Voluntary death of a conscious being is an act of ritual, as in the Jain Santhara, where one lets go of the body in a state of full awareness and consciousness, unlike the western concept of promoting lifespan by unnatural means. The point of contention here is a fundamental difference in the concept of civilizations’, one which believes that human life is an essential part of evolving consciousness, whereas the other believes in no such concept of evolved consciousness rather believes that Human life is controlled by God.

This choice of voluntary death was available to both males and females, as was seen in “The vivid description of how Dhritarastra, Gandhari and Pritha (Kunti) chose to die in the fire of the forest is found in 37th Adhyaya of Ashramavasika Parva”. As per Dr. Sammod Acharya, “within the Veda we have Yajna specifically recommended for one who wants to die voluntarily. This Yajna known as Sarvasvara (सर्वस्वार) or Shunaskarnastoma (शुनस्कर्णस्तोम. In Tandyamahabrahmana (Brahmana belonging to Samaveda) this Ekaha (Yajna finished in one day) has been specifically mentioned to be done by one who wants to die by entering to the fire of the Yajna”.

The practice of Sati was always a ritual or Yajna, and was, of course, never forced on anyone but always done with love and compassion. If there was any indication that the lady was hesitant about committing this act, her loved ones’ only role was to dissuade her from doing so.  “If the widow, after thus ascending the pyre, becomes afraid or loses her resolve to continue or simply does not wish to continue with the ritual, the texts note that one of her relatives must make her to get up and come down from the pyre.”

Since Sati was not a forced ritual, but rather was undertaken voluntarily by the women, how could the numbers of Sati cases recorded by the Britishers increase so rapidly? 

“As Evangelical Christian movement started gaining more prominence in India starting from 1800, enumeration of sati incidents sky-rocketed and suddenly annual 10,000 sati incidents were being reported from Bengal alone in 1803, a mind-boggling increase of 2000x, and some even suggested 50,000 sati occurrences annually! According to government figures, 8134 widows performed sati in the 14 years between 1815 and 1829, of which more than 60% cases were recorded in Calcutta, a region which had almost no history of sati, thereby casting doubt on the validity of government data.”

Details were fabricated with ill intentions, i.e. to spur rapid Christian conversions among Hindus in India. As per Meenakshi Jain, “In the nineteenth century British Evangelicals and Baptist missionaries grossly exaggerated the occurrence of sati for two reasons. Firstly, they wanted to secure permission of the British Parliament to proselytize in the East India Company’s territories in India, which was denied to them till 1813. Secondly, to justify British presence in the country, they presented remarkable accounts of what they described as the evils of Hindu society, topmost among them widow immolation.”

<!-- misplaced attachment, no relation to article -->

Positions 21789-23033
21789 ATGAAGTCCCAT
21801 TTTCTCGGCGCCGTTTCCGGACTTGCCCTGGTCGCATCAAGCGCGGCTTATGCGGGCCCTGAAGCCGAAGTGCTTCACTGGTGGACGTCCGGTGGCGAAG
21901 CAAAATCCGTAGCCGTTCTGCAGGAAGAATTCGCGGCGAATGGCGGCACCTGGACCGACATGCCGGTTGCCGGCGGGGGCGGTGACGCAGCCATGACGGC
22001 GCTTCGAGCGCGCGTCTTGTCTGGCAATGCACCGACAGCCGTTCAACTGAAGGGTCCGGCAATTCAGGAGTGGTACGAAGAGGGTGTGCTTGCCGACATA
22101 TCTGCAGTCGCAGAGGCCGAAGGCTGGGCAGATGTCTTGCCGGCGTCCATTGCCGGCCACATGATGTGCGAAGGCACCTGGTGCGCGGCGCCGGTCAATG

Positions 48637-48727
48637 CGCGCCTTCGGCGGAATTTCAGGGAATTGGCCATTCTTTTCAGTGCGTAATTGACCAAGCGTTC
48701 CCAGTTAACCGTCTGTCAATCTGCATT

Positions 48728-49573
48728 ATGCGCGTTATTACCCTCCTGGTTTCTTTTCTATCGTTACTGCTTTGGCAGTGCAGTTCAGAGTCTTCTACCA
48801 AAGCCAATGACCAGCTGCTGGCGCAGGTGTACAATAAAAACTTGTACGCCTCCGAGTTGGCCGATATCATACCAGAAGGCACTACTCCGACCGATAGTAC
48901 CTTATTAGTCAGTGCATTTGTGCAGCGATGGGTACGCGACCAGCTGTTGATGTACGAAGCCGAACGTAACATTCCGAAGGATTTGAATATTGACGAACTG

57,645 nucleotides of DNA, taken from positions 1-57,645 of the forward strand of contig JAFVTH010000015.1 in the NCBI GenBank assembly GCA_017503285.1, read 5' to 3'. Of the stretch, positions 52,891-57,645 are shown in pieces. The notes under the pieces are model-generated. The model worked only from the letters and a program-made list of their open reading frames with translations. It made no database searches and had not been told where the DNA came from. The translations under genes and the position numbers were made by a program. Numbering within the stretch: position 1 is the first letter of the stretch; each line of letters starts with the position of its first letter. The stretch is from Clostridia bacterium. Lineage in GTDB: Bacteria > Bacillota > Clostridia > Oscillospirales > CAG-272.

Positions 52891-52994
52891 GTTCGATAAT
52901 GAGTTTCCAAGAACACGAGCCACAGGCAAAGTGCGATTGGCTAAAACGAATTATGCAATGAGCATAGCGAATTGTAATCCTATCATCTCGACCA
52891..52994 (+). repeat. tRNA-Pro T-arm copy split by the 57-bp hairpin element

Women were always subjected to archaic and restrictive laws and rules in the so-called forward thinking western society of today. The entire hullabaloo created in favor of feminism is simply a deliberate attempt to obscure their past failures. Modern-day champions of equal rights in the United Kingdom don’t have to look too far back in history to find that women were treated as second-class citizens in their society, which is why women were only given the right to vote in 1928.

It is high time, we need to objectively assess our own society and its traditions, unencumbered by the propaganda of Bollywood and the pseudo-intellectual leftist cabal, and thus free ourselves from the shackles of colonialism so that we can appreciate ancient teachings that will enable us to grow to possess higher spiritual inclinations and clearer goals.

 


 

References:

  1. http://indiafacts.org/sati-atrocity-narrative-civilizing-mission/
  2. https://indiafacts.org/sati-historical-evidence/
  3. https://indiafacts.org/sati-dharmic-perspective/
  4. https://indiafacts.org/voluntary-death-sanatana-dharma/
  5. https://indiafacts.org/missionaries-sati-colonial-india/